Another issue that arises is co-authorship and how to apportion credit. h is benign, and everyone gets credit. However, in examining h for some neuroscientists, some quirks appear. This is a field that tends to have many coauthors and usually the first author and last author are considered as most responsible and most deserving of credit (with others having contributed their justifiable, but lesser, pieces to the project). However, if the paper goes on to be highly cited, the paper contributes to the h of all individuals on the paper, whether there were three authors or 15 authors. Some neuroscientists with high values of h may achieve them in part via dozens of papers on which they are from 2nd to 6th author (with, say, 8 authors on the paper). In such cases of huge lists of authors, should we consider only papers in which authors were first or last? Or is this just one of those differences among fields that we may as well get used to, so that we should not compare h of a cognitive neuroscientist (with large numbers of co-authors) with a cognitive psychologist (typically with few co-authors), despite other similarities in the fields? Hirsch points out that an even more extreme form of this problem exists in high-energy physics (there can be 50 or more co-authors) and suggests that some normalization factor might be considered to ameliorate this problem. For example, one could divide h for individuals by the average number of authors on their papers. If a person has an h of 30 and an average of 5 co-authors, then the person’s corrected h would be 6. (Other corrections are possible, of course).
Another issue is recency of citation. I looked up someone whom I knew to have stopped publishing quite a while ago, while still being a full-time faculty member, and was surprised at the person’s relatively high h. Sure enough, on checking, all the papers contributing to his h were ones published in the 1970s or before. One solution might be to ask what proportion of papers going into h were contributed in the past 10 years; but as noted above, such a calculation would actually work against people with high hs, even if they remained productive, because each new paper would have to be cited a large number of times to contribute to that person’s h.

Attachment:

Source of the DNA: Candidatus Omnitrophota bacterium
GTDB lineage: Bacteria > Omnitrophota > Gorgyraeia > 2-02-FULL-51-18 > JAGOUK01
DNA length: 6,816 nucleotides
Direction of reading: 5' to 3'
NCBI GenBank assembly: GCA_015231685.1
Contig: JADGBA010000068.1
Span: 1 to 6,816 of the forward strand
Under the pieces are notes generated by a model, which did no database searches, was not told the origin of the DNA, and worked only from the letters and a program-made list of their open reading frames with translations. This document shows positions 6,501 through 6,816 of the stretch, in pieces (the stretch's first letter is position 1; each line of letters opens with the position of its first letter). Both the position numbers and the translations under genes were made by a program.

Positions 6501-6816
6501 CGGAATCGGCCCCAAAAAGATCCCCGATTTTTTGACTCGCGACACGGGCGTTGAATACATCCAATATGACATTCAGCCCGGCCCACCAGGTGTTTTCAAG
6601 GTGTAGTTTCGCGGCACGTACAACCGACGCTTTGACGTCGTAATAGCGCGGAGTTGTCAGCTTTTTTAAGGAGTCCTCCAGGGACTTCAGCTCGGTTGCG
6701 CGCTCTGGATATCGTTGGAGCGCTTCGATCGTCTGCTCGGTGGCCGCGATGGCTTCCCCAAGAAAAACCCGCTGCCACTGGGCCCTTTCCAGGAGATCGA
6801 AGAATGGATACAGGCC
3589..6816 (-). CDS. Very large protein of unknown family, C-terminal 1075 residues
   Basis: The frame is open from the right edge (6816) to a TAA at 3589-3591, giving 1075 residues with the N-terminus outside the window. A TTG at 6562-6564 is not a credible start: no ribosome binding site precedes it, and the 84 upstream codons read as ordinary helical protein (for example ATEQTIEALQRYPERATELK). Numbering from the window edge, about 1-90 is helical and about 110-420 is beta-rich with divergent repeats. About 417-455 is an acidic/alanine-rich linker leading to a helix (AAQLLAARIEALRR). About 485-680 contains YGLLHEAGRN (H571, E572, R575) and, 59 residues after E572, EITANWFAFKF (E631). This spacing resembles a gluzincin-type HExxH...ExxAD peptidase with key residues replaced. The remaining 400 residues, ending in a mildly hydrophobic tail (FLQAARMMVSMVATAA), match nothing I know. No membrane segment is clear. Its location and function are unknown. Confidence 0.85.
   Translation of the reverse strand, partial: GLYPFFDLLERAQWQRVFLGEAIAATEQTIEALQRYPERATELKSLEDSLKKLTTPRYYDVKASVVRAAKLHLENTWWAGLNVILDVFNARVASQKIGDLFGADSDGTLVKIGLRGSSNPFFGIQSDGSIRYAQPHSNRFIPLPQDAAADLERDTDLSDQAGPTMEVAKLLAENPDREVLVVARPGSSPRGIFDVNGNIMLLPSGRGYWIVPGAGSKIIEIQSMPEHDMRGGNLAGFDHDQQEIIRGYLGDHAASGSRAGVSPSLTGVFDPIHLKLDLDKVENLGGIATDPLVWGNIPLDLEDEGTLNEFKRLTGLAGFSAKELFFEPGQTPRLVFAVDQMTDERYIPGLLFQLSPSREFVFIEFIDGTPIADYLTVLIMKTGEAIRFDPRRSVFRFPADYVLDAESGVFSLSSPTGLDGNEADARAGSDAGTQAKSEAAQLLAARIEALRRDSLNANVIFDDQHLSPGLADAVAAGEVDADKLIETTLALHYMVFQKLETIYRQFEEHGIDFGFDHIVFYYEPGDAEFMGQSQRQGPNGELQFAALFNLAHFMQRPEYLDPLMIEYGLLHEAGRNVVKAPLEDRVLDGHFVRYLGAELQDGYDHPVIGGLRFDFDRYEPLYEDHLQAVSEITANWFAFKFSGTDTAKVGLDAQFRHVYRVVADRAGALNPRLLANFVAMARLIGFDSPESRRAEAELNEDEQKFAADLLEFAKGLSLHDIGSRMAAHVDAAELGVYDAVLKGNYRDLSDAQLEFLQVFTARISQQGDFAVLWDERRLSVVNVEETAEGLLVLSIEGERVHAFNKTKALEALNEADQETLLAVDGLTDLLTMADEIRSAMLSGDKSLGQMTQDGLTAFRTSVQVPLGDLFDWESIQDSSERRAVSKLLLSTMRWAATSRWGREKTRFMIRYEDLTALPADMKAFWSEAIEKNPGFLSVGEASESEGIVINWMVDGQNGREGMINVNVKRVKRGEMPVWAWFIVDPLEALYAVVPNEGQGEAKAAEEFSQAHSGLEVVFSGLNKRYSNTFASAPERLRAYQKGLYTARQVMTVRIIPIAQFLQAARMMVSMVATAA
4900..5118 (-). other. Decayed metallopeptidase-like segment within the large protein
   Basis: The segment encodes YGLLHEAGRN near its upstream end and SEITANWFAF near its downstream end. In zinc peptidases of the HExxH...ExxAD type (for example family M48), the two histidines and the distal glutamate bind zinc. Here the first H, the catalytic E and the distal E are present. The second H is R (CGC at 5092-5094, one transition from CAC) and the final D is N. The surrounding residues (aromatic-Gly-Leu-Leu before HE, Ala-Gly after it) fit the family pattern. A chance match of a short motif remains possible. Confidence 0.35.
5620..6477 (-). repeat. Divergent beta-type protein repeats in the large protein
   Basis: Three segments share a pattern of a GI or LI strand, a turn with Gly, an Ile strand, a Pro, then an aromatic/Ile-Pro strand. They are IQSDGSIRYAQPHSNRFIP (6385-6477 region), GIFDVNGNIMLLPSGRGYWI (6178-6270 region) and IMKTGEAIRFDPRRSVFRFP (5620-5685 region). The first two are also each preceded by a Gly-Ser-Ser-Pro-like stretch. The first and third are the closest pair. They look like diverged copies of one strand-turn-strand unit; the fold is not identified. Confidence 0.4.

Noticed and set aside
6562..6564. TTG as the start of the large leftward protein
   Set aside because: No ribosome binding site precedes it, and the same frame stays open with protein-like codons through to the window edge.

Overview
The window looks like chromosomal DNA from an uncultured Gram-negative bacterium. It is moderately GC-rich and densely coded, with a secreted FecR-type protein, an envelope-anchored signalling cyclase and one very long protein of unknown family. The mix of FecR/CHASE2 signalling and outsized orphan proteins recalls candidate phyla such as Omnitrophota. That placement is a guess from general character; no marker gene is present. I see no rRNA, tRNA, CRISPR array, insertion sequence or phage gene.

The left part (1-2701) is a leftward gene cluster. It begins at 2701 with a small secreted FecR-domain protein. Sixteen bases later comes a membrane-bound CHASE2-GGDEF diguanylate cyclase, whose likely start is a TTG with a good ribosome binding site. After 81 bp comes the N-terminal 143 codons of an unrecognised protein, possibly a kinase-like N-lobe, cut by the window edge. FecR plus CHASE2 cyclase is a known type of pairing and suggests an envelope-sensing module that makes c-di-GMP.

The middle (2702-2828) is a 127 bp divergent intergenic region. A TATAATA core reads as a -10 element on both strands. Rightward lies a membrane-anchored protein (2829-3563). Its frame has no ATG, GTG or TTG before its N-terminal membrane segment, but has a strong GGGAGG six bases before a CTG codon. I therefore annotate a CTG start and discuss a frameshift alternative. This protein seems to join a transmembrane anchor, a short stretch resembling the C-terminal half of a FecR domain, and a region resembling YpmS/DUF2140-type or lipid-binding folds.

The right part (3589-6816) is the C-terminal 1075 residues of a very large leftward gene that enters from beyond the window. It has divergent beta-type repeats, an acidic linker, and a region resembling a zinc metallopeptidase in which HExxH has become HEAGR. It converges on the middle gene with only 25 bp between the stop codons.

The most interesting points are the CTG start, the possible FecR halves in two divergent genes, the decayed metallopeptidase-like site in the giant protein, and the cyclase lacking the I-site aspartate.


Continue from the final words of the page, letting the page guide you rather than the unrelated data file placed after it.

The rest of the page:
Do these issues and others (e.g., self-citation issues) mean that h is not a worthwhile new measure? It is too early to say, but my guess is that h is quite valuable. Yes, like virtually all measures of any human quality, h will be shown to have some biases (and various corrections might be undertaken). However, to go out on a limb, I will bet that h measured in the straightforward manner described above will probably correlate highly with H, with total citations, and with various other corrections. Because it provides a simultaneous measure of both publications and their impact, h seems a useful scientific measure that is probably here to stay. Certainly more careful research will be needed to document this claim than my own cursory explorations in this essay, but I can hope others will be inspired to take up the challenge. Baseball has an army of sabermetricians, as they are called, who measure players from every conceivable angle (e.g., batting average for a player batting with a man on third, with two outs, against a left-handed pitcher). One could wish that psychology would develop its own army of scientometricians to examine fascinating data on citations and publications.
Jane McConnell assisted in collecting data for this column.